Chic vintage pineapple knit bag – get the free pattern now

Knitting Patterns

This is UNIQUE! An elegant, knitted pineapple bag, adorned with silver pearl beads and beaded tassels. And with this free pattern, you get to knit your own.

It’s a vintage pattern, published in 1840, by Mrs. Jane Gaugain in her book “The Lady’s Assistant, for executing useful and fancy designs in knitting, netting, and crochet work”.  I have never seen anything like it, although it’s obviously been around for a while. It was a popular stitch in the early 1800s. It turns out you can find several of knitted bags like these at the Victoria and Albert fashion design museum in London. All from that time period.


Do you like it?  It’s a little crazy, isn’t it??!!

Knitting Difficulty Level

99% of patterns on this site are fairly simple to super easy. 

This pattern requires a bit more advanced knitting skills. However, it does consists of stitches that you may already know:

See the leaves section? That’s the chevron stitch, in which your first row’s stitches are moved into a zig-zag position by decreases. The leaves are knit in stockinette. Then, for contrast, the pineapple itself is in reverse stockinette. Note that your bag will be turned inside out after knitting. ;-)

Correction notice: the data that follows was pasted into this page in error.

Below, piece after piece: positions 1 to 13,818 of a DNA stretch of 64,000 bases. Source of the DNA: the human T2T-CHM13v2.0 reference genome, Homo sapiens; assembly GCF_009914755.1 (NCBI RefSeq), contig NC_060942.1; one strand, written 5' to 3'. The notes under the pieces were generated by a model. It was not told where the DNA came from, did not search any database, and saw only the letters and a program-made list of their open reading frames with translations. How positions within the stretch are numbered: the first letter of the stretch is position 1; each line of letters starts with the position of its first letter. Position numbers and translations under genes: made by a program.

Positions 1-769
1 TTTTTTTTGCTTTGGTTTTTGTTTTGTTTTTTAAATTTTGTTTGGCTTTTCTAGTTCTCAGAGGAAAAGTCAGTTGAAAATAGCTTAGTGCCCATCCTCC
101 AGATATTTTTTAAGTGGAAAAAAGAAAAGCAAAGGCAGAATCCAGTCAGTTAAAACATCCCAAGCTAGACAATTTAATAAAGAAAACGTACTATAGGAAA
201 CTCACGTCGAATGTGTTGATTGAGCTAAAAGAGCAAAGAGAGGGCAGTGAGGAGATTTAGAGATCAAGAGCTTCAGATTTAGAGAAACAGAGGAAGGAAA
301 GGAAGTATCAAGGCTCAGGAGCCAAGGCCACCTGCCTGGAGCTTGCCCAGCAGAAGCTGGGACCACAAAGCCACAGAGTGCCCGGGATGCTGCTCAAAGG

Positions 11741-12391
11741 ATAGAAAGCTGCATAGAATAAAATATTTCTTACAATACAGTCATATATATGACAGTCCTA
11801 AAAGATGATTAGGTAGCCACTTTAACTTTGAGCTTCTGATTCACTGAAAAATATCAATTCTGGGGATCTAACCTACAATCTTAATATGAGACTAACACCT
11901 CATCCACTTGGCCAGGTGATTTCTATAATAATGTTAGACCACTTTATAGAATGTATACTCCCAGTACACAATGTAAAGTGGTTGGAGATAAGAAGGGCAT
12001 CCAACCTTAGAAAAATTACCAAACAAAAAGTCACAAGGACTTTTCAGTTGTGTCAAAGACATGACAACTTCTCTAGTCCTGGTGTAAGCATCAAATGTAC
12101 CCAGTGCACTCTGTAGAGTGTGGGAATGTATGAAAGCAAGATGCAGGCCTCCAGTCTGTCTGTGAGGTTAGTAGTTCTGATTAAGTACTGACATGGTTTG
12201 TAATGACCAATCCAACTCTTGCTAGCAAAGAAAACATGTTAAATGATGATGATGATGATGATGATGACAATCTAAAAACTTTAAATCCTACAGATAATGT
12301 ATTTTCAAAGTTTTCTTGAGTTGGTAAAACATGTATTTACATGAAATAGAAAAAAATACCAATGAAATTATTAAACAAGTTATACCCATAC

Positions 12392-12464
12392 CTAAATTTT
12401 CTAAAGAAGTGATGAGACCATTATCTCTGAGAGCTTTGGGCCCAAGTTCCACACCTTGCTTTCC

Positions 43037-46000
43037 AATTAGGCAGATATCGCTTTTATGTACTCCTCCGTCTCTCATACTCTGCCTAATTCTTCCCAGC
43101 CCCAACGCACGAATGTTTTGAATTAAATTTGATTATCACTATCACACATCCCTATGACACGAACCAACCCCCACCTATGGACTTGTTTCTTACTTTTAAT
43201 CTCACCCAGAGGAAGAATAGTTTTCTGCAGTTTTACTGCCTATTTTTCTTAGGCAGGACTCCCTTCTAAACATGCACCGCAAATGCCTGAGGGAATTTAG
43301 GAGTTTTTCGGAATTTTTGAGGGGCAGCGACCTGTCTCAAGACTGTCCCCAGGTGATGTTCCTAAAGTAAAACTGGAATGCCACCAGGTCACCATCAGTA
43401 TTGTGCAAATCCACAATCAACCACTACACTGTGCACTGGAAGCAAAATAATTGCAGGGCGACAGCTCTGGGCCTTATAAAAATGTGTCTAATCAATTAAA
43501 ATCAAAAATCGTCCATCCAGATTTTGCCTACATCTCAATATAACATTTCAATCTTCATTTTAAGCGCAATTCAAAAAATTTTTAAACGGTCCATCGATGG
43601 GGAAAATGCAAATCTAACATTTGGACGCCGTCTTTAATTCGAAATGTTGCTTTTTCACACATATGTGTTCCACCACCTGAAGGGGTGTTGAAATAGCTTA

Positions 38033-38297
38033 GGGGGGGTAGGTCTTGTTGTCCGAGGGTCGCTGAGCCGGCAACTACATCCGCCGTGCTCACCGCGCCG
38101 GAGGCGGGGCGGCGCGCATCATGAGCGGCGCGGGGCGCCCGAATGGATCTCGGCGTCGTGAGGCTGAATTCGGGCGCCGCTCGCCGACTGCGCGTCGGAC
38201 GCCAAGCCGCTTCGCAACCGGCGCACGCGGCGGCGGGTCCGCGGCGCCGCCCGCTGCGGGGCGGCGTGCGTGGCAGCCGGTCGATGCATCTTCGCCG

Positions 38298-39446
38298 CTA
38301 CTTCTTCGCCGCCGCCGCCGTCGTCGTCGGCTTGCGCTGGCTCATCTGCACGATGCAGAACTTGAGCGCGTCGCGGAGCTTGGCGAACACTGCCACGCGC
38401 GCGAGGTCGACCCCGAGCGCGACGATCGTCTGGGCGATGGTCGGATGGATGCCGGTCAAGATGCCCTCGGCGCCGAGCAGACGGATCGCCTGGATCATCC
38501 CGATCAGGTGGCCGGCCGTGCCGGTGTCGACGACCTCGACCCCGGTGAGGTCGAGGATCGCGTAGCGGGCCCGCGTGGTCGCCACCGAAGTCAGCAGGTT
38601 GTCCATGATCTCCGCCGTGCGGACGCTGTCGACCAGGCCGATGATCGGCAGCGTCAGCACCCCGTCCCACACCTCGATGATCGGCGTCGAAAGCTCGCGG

Then, it’s knit in the round, and obviously a repeat stitch. So that means that once you got the hang of this knit stitch pattern, just continue endless repeats of k1, yo, k3-5 sl1-k2tog-psso, k3-5, yo repeat to the end. k1.

In the vintage knitting patterns, you’ll see variations of this between k3, k4 or k5 stitches. Obviously this shifts the size of the motif as well as of the entire bag itself. Want to expand it? Then add 10+1 stitches, allowing that last stitch to be a yarnover.

If you choose to knit this flat, then rewrite this pattern for the return row to be purls rather than knit stitches.

How to get your free bag knitting pattern for this vintage pineapple

Easy as 1, 2, 3.

1. Sign up for our daily newsletter. (Spot that signup box on the top right of this page).

2. Click the link in the confirmation email that you’ll receive upon registration. 

3. THEN* you will receive an email with this pattern, as well as with many links other patterns & designs featured here at 

Tip: This email with the patterns usually comes to you within a minute after you click the confirmation link. However, **if** (your) mail servers en route are slow, this may take even a whole hour or more.  

Tip: Look for the confirmation email in both your inbox and junk mail folder.

Tip: It’s best to subscribe at home where there’s no corporate firewall which may ‘eat up’ some of your email.

Tip: If you are already a newsletter subscriber, you can email me and I’ll mail you the pattern personally. 

Image source: Ravelry,  user KnittyVet

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